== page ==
Books to read about the oppression of women in Iran

Photos: Reuters/Murad Sezer; Design: Sarah Anjum Bari


Photos: Reuters/Murad Sezer; Design: Sarah Anjum Bari

With the death of 22-year-old Mahsa Amini, who was killed by Iran’s notorious vice squad on September 16 for wearing the hijab “improperly”, protests against the totalitarian and dogmatic Islamic regime are raging in all parts of Iran. Among the protesters are not only women who burn their obligatory headscarves and cut their hair in public, but also men who join them on the streets.

In order to understand the country’s socio-political context and current situation – a situation that has produced such courageous dissidents – it is important to read books and stories that reveal the experiences of individuals chained by Iran’s despots.

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The following books vividly capture such experiences.


Marjane Satrapi, trans. Mattias Ripa and Blake Ferris
(Pantheon, 2000)

Marjane Satrapi’s series of graphic memoirs follows her life from early childhood to adulthood after the Iranian Revolution. Due to her family’s leftist teachings, Satrapi finds herself in the midst of tremendous change and injustice as she struggles against the restrictions the new regime is putting on her public life. With monochrome comic strips, she reveals the amazing contrast between the public and private lives of Iranian citizens.

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By recounting her own experiences and telling the stories of her family during the fall of the Shah’s regime, the founding of the Islamic Republic and the horrors of the Iraq-Iran War, she paints a powerful picture that stands the test of time and helps the reader to determine the context of the recent protests.


Azar Nafisi
(Random House, 2003)

Azar Nafisi’s eloquent memoir covers a snippet of her life from her return to Iran during the Iranian Revolution to her emigration from the country in 1997. The memoir focuses on the lives of eight female students who secretly gathered at her home every Thursday to read banned works of Western literature, incl lolita, The Great Gatsby, pride and prejudice, and Henry James tells how the hopes and dreams of many Iranians, especially women, are being shattered by the strict rules of the new regime. Nafisi illuminates women’s struggles in her memoirs and shares personal anecdotes about how literature can bring solace to those living under totalitarianism.

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Shokoofeh Azar, trans. Anonymous
(Europe Editions, 2017)

Originally published in Persian, Shokoofeh Azar’s 2020 International Booker Prize-nominated novel is set in the decade after the Iranian revolution. The story is told by the ghost of a 13-year-old girl named Bahar, who died in a fire after her family’s home – a secular and intellectual center – in Tehran was attacked by zealots. Bahar’s spirit is ever-present for much of her family’s turbulent life as she struggles to adjust to her new settlement in the abandoned village of Razan.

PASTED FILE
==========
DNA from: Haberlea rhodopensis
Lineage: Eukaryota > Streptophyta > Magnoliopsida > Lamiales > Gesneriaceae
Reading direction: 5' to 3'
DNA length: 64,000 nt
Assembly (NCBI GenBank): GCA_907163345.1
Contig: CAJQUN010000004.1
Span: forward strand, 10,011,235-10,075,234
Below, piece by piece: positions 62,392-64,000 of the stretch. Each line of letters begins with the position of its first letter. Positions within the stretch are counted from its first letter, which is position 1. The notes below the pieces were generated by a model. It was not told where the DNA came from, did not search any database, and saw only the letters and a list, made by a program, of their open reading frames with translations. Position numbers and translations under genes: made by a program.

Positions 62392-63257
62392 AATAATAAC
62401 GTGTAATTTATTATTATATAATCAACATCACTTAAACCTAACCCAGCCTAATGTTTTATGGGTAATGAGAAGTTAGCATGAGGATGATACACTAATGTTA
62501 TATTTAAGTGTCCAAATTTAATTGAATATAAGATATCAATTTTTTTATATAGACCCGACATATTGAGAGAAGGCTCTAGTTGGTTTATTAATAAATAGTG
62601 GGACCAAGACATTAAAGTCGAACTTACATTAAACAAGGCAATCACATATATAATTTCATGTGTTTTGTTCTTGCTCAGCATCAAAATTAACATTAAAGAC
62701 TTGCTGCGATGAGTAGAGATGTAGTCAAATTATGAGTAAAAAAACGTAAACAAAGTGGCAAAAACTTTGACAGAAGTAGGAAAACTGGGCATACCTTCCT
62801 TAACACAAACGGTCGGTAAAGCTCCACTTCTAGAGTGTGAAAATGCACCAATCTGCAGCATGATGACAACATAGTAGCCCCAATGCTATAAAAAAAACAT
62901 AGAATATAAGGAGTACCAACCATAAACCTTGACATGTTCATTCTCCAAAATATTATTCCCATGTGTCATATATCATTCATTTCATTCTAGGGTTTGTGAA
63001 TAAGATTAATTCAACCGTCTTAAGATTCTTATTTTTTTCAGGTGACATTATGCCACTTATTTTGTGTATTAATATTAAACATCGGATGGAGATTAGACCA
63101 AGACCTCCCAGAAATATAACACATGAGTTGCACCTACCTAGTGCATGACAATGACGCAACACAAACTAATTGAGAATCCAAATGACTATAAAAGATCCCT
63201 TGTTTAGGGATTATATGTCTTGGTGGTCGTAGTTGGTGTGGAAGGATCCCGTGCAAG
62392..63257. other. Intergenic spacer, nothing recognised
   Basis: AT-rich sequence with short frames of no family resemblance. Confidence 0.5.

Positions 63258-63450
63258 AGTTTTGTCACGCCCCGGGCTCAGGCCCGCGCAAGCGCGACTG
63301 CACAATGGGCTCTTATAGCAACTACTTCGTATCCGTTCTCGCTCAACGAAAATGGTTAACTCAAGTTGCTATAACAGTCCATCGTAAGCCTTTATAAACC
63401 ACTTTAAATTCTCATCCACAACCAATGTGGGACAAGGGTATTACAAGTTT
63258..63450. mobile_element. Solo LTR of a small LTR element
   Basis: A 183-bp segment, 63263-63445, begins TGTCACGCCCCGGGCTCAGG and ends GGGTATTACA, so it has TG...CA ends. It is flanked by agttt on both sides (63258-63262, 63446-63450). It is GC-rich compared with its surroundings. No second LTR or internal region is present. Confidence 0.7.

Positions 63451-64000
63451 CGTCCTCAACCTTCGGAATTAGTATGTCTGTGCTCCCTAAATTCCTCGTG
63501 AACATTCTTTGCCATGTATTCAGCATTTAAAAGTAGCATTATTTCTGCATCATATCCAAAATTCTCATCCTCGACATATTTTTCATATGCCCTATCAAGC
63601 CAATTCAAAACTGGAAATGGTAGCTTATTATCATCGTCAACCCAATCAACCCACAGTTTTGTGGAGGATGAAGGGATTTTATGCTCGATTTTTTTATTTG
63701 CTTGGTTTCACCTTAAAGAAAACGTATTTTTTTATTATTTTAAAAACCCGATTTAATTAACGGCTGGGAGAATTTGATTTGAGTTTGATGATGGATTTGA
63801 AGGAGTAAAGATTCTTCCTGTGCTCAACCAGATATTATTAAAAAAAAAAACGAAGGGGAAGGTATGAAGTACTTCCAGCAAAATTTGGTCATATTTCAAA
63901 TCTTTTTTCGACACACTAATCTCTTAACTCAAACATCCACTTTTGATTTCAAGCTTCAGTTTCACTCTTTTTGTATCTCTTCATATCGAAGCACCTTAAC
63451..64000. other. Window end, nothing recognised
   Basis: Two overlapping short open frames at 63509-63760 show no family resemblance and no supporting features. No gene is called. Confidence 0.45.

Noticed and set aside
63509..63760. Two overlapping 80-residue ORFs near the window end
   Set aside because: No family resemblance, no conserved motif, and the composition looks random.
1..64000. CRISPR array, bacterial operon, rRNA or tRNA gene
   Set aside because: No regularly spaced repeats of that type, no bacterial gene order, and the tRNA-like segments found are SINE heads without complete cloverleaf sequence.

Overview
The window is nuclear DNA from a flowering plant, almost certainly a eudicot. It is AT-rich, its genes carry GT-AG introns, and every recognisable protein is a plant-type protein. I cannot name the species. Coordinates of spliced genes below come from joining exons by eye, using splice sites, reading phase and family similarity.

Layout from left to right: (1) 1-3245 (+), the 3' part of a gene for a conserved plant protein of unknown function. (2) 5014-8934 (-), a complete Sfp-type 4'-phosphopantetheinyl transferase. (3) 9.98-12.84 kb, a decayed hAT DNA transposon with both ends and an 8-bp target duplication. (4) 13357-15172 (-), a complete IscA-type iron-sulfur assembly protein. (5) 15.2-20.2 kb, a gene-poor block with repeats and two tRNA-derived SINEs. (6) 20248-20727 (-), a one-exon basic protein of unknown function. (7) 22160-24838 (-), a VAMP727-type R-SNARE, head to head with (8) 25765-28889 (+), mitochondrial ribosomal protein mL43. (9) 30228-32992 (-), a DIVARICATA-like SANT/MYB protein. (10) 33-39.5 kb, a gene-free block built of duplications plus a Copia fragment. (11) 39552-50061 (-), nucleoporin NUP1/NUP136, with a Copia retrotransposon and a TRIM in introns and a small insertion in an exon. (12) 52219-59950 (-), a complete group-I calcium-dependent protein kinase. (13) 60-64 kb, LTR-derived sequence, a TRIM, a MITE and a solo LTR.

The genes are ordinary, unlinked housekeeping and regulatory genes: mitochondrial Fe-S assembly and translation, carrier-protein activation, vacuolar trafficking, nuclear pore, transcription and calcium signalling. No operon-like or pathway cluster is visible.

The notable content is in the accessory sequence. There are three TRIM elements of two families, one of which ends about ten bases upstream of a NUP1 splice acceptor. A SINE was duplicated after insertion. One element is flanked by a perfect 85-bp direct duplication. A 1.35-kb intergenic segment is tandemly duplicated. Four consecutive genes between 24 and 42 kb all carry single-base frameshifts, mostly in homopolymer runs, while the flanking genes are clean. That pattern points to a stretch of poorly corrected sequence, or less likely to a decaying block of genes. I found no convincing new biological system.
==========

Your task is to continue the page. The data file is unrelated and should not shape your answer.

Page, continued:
However, this serenity is soon disturbed when the family’s only son, Suhrab, is arrested and executed on shaky grounds. Azar uses vivid detail in the narrative of Sohab’s subplot, revealing the brutality of the Islamic regime while incorporating elements such as magical realism to introduce readers to aspects of traditional Iranian folk tales such as the jinn.


Jan Goodwin
(Feather, 1994)

Written by award-winning journalist Jan Goodwin, speedwell examines the lives of Muslim women living in the Islamic world as told by themselves. The author travels through the Middle East and North Africa exploring the customs and traditions of the Islamic world and trying to understand how they affect the way women are treated.

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The resulting material is a compelling account of how fundamentalism has impacted the lives and aspirations of women from all parts of the socioeconomic spectrum. With a special focus on Iran in the book’s fifth chapter, the personal anecdotes make her writing far more believable as women across Iran express their harshness against the current regime.


Schirin Ebadi
(Random House, 2006)

Iran Awakening by author and lawyer Shirin Ebadi – 2003 Nobel Peace Prize Laureate – covers her life in an unconventional family in pre-revolutionary Iran as she navigates her marriage, her struggles as a lawyer and her experiences raising daughters under the oppressive regime.

The book captures her story in dramatic fashion: she was the country’s first female judge, but was demoted to court clerk in the courtroom when religious authorities banned women from serving as judges. She resisted the oppressive system. Her memoir is a moving story of how the Islamic regime cracked down on women’s rights in post-revolutionary Iran.

Hrishik Roy is an intern at Daily Star Books. Contact him at [email protected]

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